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Discussion Starter #1
I was visiting a good friend today who asked me to take a look at a very fine looking .22 rifle he acquired years ago. He's never fired it and, in fact, knew nothing about it; and I mean nothing. I looked it over and told him it was a single shot rifle, which he didn't even realize. I know; how could anyone not know that about a firearm that one owns?

In any event, I looked it over closely and it is very beautiful, a lever action that I'm not familiar with but that looks like something out of the 1800s. It has a heavy barrel and, while the bluing is very good, the name of the manufacturer on the left side of the breach was so worn that I couldn't make out the name. The butt stock though was not worn and had the Stevens name plate on it. It was a gift to my friend many years ago

So does anyone know what this is and how much it might be worth? I'll probably end up with it and do not want to either pay too much for it nor under pay what it is worth to my good friend. He's moving out of the country. Below is a pic I took of it today.

Stevens 22.jpg
 

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I am not by any means very knowledgeable regarding the Stevens Falling Block single shot 22 rifles. However if it is what I think it is a Stevens Walnut Hill Target Model.
Walnut Hill rifles were the top of the line regarding the Stevens single shot Falling Block 22 rifles.
One like this rifle in mint condition can bring over $2000. However even though this is seemingly a nice rifle. The fact that obviously it has been refinished and in doing so prepping it for the refinish job removed most of the lettering from the metal ruining the collector value of the piece. If the bore is good and it functions well. IMO I would think $200-$350 Would be a fair price. I love the Walnut Hills Rifles! A guy I knew of in Anderson, Indiana who had been collecting the Walnut Hills especially and other Falling Block Rifles for years. Had his entire collection of prized, pristine Walnut Hills and others burn up in a house fire. I almost cried myself since I had seen them in the past and it was a fabulous collection! But a pristine Walnut Hill Rifle today is very, very valuable!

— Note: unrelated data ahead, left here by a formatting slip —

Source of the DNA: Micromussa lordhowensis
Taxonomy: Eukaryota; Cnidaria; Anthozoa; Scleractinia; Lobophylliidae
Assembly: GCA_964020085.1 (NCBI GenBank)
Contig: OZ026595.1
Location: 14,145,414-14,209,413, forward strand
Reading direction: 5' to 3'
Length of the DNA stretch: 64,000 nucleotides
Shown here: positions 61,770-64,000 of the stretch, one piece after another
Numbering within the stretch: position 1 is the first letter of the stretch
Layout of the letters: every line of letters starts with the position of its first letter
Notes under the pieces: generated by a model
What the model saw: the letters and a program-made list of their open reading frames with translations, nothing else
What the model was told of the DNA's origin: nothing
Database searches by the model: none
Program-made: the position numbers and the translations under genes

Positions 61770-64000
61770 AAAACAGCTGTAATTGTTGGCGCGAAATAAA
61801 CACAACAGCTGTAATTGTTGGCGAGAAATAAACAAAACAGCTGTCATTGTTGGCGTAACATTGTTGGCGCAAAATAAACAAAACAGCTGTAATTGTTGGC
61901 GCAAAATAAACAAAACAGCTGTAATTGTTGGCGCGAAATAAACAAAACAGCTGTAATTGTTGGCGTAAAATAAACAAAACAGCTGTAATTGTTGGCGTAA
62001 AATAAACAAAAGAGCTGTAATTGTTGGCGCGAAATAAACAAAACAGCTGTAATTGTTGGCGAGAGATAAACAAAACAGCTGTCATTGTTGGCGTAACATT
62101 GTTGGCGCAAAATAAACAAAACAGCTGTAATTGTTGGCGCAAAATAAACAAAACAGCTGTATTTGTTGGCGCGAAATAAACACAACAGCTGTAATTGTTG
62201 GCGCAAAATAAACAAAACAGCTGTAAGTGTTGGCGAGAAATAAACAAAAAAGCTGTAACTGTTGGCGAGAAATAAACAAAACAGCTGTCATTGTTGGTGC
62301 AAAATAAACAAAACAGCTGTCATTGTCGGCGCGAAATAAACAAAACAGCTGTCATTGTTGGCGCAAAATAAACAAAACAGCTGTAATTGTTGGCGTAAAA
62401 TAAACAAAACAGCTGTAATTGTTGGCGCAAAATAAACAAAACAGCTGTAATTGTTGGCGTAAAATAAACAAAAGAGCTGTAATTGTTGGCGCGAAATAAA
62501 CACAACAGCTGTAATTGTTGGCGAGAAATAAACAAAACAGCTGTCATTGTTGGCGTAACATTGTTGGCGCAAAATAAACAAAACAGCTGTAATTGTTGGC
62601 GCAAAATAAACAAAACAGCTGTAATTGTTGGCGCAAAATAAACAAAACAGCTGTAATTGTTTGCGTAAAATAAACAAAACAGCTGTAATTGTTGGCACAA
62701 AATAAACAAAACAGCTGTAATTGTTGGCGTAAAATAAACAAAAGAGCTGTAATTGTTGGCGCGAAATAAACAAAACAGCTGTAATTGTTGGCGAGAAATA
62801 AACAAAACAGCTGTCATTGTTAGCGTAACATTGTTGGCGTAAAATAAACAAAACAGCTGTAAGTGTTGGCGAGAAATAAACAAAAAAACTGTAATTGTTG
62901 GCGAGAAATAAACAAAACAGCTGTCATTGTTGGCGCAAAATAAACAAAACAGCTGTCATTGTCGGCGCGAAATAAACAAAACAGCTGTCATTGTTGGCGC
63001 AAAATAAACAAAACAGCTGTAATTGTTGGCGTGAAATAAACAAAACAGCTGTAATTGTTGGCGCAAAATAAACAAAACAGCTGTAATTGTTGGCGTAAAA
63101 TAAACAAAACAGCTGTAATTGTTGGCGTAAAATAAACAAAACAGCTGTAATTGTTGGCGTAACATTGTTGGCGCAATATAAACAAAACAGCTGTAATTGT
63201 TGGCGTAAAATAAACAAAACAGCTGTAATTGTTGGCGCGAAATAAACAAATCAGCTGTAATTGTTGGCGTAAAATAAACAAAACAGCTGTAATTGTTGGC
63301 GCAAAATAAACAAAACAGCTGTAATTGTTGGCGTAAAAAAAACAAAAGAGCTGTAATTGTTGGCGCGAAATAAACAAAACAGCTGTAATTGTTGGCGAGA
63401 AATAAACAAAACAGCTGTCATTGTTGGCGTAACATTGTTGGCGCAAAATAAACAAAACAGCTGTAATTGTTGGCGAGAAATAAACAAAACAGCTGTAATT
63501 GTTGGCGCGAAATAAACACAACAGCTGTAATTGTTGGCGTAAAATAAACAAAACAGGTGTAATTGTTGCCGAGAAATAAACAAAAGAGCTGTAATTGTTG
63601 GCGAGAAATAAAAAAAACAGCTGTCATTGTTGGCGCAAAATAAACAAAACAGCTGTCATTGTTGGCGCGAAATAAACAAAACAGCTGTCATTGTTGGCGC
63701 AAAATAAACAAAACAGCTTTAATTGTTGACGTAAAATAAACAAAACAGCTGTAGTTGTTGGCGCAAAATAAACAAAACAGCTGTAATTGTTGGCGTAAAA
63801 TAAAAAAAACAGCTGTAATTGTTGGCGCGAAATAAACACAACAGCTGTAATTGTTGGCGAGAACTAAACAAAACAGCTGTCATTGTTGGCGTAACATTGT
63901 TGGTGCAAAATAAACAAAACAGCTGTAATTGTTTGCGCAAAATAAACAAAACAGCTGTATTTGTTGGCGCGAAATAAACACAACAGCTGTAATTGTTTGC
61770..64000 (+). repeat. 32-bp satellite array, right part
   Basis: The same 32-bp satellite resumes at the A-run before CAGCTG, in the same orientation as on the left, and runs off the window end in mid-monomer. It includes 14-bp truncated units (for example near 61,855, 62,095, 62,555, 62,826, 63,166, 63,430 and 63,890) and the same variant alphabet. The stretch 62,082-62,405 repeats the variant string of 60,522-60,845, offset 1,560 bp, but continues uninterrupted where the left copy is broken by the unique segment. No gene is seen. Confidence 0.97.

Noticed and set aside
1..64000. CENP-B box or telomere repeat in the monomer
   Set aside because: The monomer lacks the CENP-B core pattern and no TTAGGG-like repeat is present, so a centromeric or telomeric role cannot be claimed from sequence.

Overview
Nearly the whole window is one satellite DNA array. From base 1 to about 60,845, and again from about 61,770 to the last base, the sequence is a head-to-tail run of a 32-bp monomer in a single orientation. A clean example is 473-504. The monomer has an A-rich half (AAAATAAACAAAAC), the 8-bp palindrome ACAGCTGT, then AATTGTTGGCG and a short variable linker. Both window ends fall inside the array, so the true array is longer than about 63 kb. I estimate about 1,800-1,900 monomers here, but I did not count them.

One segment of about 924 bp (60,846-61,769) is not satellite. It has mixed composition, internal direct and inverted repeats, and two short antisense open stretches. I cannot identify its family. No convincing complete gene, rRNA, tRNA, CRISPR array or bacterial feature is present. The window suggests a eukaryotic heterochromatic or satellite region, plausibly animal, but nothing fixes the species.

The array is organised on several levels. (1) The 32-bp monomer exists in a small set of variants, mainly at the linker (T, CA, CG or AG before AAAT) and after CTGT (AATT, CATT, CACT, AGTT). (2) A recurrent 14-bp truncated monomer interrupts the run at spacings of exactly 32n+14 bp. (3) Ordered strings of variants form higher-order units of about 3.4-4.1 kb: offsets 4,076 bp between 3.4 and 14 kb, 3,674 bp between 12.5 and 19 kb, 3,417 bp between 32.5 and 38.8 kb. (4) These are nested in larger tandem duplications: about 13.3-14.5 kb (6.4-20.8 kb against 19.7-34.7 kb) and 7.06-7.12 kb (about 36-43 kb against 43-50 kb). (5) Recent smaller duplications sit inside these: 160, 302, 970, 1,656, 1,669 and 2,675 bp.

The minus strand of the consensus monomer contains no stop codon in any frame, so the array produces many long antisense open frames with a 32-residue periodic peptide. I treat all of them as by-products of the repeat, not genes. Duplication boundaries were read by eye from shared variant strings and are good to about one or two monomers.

But if the bore on this one is in good condition they are very accurate little rifles. And would certainly be worth owning.

03
 

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It is a Stevens Favorite but I dont think the stock is factory and it probably was re-barreled. Nice custom rifle. The block swings down on a pivot screw when the lever is actuated. the Walnut Hill had a pistol grip stock and a similar but different fore end.
 

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Discussion Starter #5
Thanks gents. After reading your comments, and viewing 303tom's photo, I agree that it has indeed been modified. I found some pics on line and virtually all had shorter forearms, although they varied a bit in size.

I don't believe it has been re-barreled though from the condition of the bore and also the condition of the action. It appears not to have been fired very much.

I've seen quite a few old firearms over the years that came out of an uncle's or grandfather's closet, with rust on them, which the heir's would foolishly re-blue. The worst example was an original 1873 Colt in 44-40 that a friend showed me back in the late 60s. It had the original worn but relatively intact factory finish. The next time I saw it that beautiful arm had been re-blued. The owner, who knew nothing about firearms, said it would get a better price with new bluing on it.